Authors: LAURA REYES RUIZ DEL CUETO*, University of Texas - Austin
Topics: Urban and Regional Planning, Latin America
Keywords: Mexico, housing development, housing access, housing vacancy, housing policy
Session Type: Paper
Start / End Time: 5:20 PM / 7:00 PM
Room: Studio 5, Marriott, 2nd Floor
Presentation File: No File Uploaded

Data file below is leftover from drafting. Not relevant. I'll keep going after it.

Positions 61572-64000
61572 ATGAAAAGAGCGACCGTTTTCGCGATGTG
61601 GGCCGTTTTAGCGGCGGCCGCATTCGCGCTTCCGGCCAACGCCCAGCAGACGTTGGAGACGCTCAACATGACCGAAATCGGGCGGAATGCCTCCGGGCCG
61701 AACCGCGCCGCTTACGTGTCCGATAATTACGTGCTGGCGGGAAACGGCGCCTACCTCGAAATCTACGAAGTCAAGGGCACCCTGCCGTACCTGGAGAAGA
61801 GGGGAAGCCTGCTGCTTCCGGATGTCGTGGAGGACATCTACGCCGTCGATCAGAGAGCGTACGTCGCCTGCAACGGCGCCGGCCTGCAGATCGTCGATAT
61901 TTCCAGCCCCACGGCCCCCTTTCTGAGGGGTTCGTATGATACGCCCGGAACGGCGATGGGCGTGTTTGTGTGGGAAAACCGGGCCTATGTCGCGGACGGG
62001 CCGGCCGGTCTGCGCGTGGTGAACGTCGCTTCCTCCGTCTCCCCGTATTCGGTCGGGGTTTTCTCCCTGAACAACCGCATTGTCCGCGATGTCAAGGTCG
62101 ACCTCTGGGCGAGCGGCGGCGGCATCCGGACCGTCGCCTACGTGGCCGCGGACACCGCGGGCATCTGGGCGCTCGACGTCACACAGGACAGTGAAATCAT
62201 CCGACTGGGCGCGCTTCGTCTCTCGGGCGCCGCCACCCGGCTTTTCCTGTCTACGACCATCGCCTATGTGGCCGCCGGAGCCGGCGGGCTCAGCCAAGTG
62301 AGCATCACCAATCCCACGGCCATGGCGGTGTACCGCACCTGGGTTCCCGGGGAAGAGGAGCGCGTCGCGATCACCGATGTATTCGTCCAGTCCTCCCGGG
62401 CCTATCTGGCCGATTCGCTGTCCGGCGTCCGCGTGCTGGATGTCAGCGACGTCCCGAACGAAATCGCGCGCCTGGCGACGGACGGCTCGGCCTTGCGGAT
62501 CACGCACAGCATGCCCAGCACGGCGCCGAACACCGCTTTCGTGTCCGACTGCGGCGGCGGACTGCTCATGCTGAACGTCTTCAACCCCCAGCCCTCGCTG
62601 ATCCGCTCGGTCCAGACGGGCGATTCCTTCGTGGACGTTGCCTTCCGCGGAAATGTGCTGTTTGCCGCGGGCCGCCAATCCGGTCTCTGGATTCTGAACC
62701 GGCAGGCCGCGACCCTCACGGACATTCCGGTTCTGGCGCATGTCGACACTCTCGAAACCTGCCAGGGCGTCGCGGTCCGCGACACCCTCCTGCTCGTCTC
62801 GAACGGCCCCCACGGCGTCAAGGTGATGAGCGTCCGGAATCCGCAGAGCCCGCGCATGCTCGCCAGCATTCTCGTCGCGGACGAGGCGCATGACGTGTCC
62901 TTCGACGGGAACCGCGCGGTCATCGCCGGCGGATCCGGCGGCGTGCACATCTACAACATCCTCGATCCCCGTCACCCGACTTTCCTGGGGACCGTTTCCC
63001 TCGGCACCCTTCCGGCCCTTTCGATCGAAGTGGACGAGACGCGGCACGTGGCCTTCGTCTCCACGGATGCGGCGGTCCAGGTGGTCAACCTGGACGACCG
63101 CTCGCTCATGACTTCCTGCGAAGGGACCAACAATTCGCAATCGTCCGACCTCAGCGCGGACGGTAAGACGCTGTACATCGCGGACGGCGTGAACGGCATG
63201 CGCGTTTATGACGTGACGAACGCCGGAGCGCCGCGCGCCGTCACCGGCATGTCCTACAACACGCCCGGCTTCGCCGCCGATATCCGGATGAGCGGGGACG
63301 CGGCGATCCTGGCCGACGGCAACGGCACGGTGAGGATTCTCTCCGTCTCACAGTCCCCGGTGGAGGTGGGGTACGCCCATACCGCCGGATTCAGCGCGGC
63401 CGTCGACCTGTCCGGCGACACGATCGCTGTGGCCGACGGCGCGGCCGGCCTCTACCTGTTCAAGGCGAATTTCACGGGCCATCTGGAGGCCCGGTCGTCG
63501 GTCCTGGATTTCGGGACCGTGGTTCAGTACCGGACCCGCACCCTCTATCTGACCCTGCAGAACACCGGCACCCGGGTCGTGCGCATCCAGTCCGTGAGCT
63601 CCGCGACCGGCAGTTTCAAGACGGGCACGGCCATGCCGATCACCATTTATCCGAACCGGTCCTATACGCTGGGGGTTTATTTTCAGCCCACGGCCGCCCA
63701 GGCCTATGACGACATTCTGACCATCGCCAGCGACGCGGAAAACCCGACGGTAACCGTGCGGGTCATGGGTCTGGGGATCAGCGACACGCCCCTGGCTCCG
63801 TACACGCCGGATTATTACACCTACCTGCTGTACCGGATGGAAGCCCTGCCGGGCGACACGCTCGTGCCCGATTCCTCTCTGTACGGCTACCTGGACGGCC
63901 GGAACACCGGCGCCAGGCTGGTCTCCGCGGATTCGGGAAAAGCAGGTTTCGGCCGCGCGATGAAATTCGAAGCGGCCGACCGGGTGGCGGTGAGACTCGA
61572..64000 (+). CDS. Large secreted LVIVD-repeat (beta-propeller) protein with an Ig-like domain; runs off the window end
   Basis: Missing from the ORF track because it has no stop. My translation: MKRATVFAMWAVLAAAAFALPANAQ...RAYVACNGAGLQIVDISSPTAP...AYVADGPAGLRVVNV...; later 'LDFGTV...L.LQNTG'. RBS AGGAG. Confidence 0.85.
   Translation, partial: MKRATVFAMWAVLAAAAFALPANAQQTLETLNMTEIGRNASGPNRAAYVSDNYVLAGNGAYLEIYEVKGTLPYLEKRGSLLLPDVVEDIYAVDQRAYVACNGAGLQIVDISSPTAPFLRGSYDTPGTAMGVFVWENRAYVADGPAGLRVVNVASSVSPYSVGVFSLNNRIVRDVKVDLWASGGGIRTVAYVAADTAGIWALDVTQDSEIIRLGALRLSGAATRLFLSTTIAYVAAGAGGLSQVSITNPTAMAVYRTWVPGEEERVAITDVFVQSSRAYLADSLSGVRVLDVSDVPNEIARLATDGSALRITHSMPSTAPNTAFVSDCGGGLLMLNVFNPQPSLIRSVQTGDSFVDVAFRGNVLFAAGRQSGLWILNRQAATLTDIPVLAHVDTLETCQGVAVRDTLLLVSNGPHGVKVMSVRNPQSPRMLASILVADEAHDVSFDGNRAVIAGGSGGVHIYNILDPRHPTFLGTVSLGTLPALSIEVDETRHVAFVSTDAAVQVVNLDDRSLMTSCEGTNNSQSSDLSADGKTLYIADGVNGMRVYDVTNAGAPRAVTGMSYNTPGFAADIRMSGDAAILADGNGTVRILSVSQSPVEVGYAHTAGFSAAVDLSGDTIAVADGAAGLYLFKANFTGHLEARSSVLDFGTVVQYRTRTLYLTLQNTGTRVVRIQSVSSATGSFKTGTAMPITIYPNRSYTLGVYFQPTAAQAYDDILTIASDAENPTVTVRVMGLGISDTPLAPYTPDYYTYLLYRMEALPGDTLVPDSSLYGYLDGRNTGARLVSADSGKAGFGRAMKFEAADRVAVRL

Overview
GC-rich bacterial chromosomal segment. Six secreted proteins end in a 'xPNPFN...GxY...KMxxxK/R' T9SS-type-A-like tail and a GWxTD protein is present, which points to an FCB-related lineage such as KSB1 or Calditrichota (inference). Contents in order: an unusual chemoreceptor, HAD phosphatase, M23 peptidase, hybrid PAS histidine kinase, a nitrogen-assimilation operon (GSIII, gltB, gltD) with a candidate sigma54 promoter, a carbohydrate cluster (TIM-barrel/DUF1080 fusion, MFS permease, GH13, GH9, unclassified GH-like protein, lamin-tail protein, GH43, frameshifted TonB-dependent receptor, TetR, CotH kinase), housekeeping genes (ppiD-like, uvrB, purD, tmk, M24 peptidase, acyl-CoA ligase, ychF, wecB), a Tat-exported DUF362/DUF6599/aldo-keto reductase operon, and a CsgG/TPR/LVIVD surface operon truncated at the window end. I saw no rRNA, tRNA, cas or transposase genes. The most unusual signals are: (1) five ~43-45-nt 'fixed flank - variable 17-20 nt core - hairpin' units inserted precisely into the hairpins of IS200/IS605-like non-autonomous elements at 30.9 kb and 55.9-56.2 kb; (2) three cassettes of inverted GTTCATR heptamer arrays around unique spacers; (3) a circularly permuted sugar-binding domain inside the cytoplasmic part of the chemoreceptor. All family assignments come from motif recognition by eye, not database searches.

Sprawling housing developments that offer limited access to jobs, and impose a significant burden on local governments to provide infrastructure and services, have become a common attribute of Mexican cities. Furthermore, some households, struggling to keep up with their mortgage payments, have abandoned their dwellings to return to renting or to living with other relatives closer to the urban core. In 2010, Mexico had over five million vacant housing units and a 14 percent vacancy rate, while a third of Mexicans lived in poor housing conditions. This paper analyzes how policymaking at different levels has promoted housing production and vacancy, and discusses some of the implications for residents, government and financing institutions, and developers. I argue that recent housing strategies have fostered unregulated and speculative development without effectively addressing the housing needs of the Mexican population. The coexistence of an oversupply and a shortage also exposes the tension between opposing policy goals, promoting economic development and securing the constitutional right to adequate housing, and the extent to which the former has trumped the latter. This paper focuses on cases in two states: Baja California and the state of Mexico. The case studies were chosen for (1) the severity of their vacancy and housing conditions, (2) the amount of housing investment they received in the 2000s, and (3) their contrasting institutional strength at the local and metropolitan levels.